Accept your situation exactly as it is: Your parents’ property is “in limbo.” Somebody is going to have sort through their personal papers and try to figure out what property they owned, what debts they had, and how this property should be distributed. Someone, probably you, will likely need to file a petition to be administrator of at least one of the estates. This is not the time to hurry, but to be very deliberate.
Do not pay bills except to keep the lights on and the mortgage paid. The credit card companies will bug you often, but they are a very low priority; if there are not enough funds in the end, they are the ones who should go short, not the funeral home or a secured creditor such as the holder of the car note.
As much as you might wish to divide the property, wait! The debts must be paid first. Moreover, different types of property pass to heirs in different ways, that is, in or out of probate. For instance, real estate usually is part of the estate administered through the probate court, but insurance policies and pension funds are often passed to a beneficiary named by the owner of the account. If the beneficiary is not alive, the funds go into the estate.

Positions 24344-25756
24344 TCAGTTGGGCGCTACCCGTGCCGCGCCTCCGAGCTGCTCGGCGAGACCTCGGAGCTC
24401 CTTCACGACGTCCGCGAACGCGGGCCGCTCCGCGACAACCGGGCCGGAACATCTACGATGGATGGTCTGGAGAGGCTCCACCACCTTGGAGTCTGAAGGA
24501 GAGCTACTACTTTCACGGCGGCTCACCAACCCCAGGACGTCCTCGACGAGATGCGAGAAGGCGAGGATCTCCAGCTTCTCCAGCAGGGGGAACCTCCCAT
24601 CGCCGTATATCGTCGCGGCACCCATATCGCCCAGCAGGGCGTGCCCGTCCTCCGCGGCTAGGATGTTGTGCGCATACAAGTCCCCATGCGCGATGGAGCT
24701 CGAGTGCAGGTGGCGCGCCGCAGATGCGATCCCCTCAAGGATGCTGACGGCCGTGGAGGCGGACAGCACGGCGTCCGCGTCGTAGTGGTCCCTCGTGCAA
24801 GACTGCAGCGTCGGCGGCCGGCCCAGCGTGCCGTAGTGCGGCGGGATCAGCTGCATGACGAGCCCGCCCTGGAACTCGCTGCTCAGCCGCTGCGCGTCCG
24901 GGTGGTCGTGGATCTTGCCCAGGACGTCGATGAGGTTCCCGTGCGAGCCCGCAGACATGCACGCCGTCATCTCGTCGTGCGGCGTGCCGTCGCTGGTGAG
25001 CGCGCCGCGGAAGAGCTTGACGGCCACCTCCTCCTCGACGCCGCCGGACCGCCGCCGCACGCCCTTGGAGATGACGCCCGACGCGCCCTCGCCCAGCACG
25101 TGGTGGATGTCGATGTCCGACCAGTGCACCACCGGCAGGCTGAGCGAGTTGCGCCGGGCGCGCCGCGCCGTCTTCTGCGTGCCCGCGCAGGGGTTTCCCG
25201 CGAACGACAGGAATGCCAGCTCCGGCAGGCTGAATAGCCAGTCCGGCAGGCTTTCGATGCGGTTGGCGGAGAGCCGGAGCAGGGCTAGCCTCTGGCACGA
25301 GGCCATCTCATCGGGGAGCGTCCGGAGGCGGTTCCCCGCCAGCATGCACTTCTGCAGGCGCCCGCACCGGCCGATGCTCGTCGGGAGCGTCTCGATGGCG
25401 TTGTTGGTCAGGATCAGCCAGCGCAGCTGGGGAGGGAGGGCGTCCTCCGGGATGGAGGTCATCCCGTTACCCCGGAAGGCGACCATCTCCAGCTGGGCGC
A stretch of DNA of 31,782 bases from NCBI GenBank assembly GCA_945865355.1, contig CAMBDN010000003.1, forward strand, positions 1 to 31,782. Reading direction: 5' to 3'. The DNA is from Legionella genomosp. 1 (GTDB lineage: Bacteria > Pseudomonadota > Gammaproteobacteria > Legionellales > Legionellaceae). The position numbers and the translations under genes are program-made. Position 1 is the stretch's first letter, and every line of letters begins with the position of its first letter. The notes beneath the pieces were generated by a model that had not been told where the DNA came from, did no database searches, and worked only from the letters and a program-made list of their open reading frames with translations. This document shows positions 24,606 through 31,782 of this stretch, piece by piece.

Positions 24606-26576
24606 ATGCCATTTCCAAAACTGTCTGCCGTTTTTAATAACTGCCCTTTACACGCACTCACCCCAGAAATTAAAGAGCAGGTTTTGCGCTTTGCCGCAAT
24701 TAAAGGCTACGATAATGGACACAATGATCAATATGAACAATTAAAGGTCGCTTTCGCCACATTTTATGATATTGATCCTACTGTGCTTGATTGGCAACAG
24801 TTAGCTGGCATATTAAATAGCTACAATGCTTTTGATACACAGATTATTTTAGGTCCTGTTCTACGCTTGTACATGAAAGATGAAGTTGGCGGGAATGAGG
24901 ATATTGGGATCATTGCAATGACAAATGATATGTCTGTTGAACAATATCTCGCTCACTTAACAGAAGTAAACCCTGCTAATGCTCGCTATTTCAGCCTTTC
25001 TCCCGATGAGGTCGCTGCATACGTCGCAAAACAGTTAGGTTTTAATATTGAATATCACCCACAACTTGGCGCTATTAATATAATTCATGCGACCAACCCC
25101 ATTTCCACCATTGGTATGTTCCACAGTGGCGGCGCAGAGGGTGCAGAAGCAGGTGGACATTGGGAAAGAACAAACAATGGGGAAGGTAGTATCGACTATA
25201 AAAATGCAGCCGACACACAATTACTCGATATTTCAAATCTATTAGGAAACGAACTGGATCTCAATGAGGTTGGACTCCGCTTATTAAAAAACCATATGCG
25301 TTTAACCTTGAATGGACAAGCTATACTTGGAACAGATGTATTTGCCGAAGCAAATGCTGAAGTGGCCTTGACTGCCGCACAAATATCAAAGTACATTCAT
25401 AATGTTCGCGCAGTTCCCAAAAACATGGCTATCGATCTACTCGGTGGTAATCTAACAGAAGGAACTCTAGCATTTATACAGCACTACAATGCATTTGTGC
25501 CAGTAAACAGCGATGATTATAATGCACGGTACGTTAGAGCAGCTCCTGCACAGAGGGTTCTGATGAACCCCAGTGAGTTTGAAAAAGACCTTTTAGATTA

You should gather as many documents as possible and make an appointment with an attorney you can trust. A short consultation would likely result in a game plan you could likely implement without extensive involvement by the attorney, just guidance.